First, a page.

Development aid reached a new peak of 142.6 billion USD, according to recent data from the OECD.
Now, in the journal Science Advances (5 May) researchers based in Sweden and Australia call into question a cornerstone of development aid: the "poverty trap" and its "Big Push" solution. This is when aid agencies inject cash for seeds, fertilisers and machinery, for example, into rural economies caught in a vicious cycle of underdevelopment. In theory, this will push these economies "over the barrier" to become better functioning economies.
But for decades a regular criticism levelled at this singular approach is that it can lead to ever-more persistent poverty in some places because culture and nature are ignored.
Co-lead author Jamila Haider at the Stockholm Resilience Centre says, "For the first time, we provide a way to extend poverty-trap thinking to more fully include the links between financial well-being, nature and culture."
"This new approach makes it difficult for development agencies to ignore a broader range of options and solutions."
The research could inform better integration of the UN's Sustainable Development Goals.
Co-lead author Steven Lade also at Stockholm Resilience Centre says, "The goals call for doubling agricultural productivity by 2030. Ignoring cultural and environmental factors could increase the risk of poverty traps."
With 78% of the world's poorest people living in rural areas, development aid is often targeted at quick-fix financial and technological farming solutions. The "Big Push" – one of the earliest theories of development economics — is still a popular one-size-fits-all approach, despite its known limitations. Development agencies often encourage farmers to grow single cash crops, or monocultures, such as GM cotton in India, that they can sell to rise out of poverty – with mixed results.
While successful in many places, it can lead to deforestation, or nitrogen and phosphorus pollution to name a few environmental consequences. In some instances, it has created a cycle of poverty where "improved" seed varieties fail due to neglect of local environmental conditions and culture, leaving the land in a worse condition than before, and losing valuable knowledge — reinforcing the poverty trap.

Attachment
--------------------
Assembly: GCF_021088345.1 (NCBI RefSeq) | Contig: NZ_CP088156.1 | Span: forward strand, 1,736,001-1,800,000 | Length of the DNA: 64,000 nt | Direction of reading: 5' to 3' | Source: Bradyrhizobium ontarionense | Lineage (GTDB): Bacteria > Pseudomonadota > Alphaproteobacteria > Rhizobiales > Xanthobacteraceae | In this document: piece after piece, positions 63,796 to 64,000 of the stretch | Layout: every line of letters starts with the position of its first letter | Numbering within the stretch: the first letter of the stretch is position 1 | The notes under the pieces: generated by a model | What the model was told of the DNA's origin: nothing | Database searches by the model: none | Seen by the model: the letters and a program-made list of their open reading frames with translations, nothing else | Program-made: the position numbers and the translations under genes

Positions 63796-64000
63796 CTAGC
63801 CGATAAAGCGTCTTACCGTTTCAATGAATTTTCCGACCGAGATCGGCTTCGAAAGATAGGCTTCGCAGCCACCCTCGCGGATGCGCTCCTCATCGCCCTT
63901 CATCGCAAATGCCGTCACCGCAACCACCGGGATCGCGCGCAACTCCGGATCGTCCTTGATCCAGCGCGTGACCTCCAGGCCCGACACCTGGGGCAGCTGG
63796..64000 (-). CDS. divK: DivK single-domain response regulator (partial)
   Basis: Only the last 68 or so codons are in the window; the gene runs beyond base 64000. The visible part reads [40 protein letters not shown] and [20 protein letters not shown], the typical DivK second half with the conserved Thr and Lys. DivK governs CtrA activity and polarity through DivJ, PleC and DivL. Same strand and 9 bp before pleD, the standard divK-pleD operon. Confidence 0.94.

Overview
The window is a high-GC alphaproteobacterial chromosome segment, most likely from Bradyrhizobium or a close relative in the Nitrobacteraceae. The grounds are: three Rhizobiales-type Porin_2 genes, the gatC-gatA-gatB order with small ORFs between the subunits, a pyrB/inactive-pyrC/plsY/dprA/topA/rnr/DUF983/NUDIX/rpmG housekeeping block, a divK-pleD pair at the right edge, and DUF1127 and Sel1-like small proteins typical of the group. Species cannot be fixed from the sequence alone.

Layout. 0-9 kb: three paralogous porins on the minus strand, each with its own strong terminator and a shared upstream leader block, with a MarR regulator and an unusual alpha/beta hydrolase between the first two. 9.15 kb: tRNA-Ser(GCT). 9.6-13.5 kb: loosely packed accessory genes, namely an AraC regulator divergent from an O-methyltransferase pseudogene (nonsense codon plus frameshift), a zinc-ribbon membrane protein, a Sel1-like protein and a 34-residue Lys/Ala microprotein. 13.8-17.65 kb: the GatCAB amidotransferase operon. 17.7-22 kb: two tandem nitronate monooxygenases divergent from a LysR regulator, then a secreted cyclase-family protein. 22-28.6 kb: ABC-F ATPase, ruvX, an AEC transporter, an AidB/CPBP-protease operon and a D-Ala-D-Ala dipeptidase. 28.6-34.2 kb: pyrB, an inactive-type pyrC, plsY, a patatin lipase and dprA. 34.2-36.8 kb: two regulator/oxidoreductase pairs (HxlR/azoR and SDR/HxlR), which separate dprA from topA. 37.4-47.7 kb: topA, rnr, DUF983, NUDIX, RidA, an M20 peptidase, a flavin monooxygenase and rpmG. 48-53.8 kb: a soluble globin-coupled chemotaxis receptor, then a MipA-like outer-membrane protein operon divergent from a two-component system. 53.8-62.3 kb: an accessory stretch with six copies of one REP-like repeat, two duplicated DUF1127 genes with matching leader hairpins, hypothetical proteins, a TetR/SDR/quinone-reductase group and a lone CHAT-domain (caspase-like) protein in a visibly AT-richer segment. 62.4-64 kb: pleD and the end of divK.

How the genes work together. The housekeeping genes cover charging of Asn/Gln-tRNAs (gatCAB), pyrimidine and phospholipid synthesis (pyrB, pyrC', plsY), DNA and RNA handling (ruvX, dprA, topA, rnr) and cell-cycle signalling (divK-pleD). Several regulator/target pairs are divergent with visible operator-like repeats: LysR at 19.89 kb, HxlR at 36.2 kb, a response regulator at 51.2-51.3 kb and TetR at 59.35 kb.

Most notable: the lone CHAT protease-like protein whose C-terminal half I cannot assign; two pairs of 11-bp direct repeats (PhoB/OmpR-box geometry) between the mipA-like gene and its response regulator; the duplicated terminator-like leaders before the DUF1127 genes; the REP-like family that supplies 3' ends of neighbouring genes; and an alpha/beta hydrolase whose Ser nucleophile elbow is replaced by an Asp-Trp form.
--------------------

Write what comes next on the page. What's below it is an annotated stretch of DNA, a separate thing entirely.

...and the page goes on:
The team's new approach classifies three types of solutions to alleviate poverty. The first is the standard Big Push "over the barrier". The second is to "lower the barrier", which could include training of farmers to change behavior and practices. These two classifications form the backbone of current aid strategies. The researchers introduce a third classification they call "transform the system".
This is about fundamentally rethinking the intervention strategy. For example, encouraging a farmer to devote a portion of his or her intensively-farmed land to local crops maintained through traditional practice to maintain resilient seed varieties.
Haider says, "If poverty in an area is causing environmental degradation then maybe a big push will work. But if the land has been managed sustainably for generations then development agencies need an approach that takes that knowledge into consideration."
"This seems obvious, but intervention strategies can become blinded by powerful yet simplistic economic models. Some communities have remained resilient for generations through, for example, using many traditional seed varieties. We show how development interventions need to vary based on different relationships between poverty and environment."
"These models could be used in development planning to make explicit the available knowledge and assumptions of different cases."
Lade adds, "Rather than increasing production through inputs of physical capital, the transformation delivers increased production due to increases in natural capital and cultural capital."
"This is an alternative approach to analyse investments for intervention. Where risks are high that traditional aid will fail, it gives options to explore and implement alternative strategies that focus on transformation built on historically successful cultural practices to manage the local ecology," he said.
Resilience offers escape from trapped thinking on poverty alleviation. Science Advances. 5 May 2017;3: e1603043
Jamila Haider, Stockholm Resilience Centre
Steven Lade, Stockholm Resilience Centre
Owen Gaffney, Stockholm Resilience Centre
Tel: +46 (0) 734604833
2016 OECD Development aid (published 11 April 2017). http://www.oecd.org/newsroom/development-aid-rises-again-in-2016-but-flows-to-poorest-countries-dip.htm
Story Source: Materials provided by Scienmag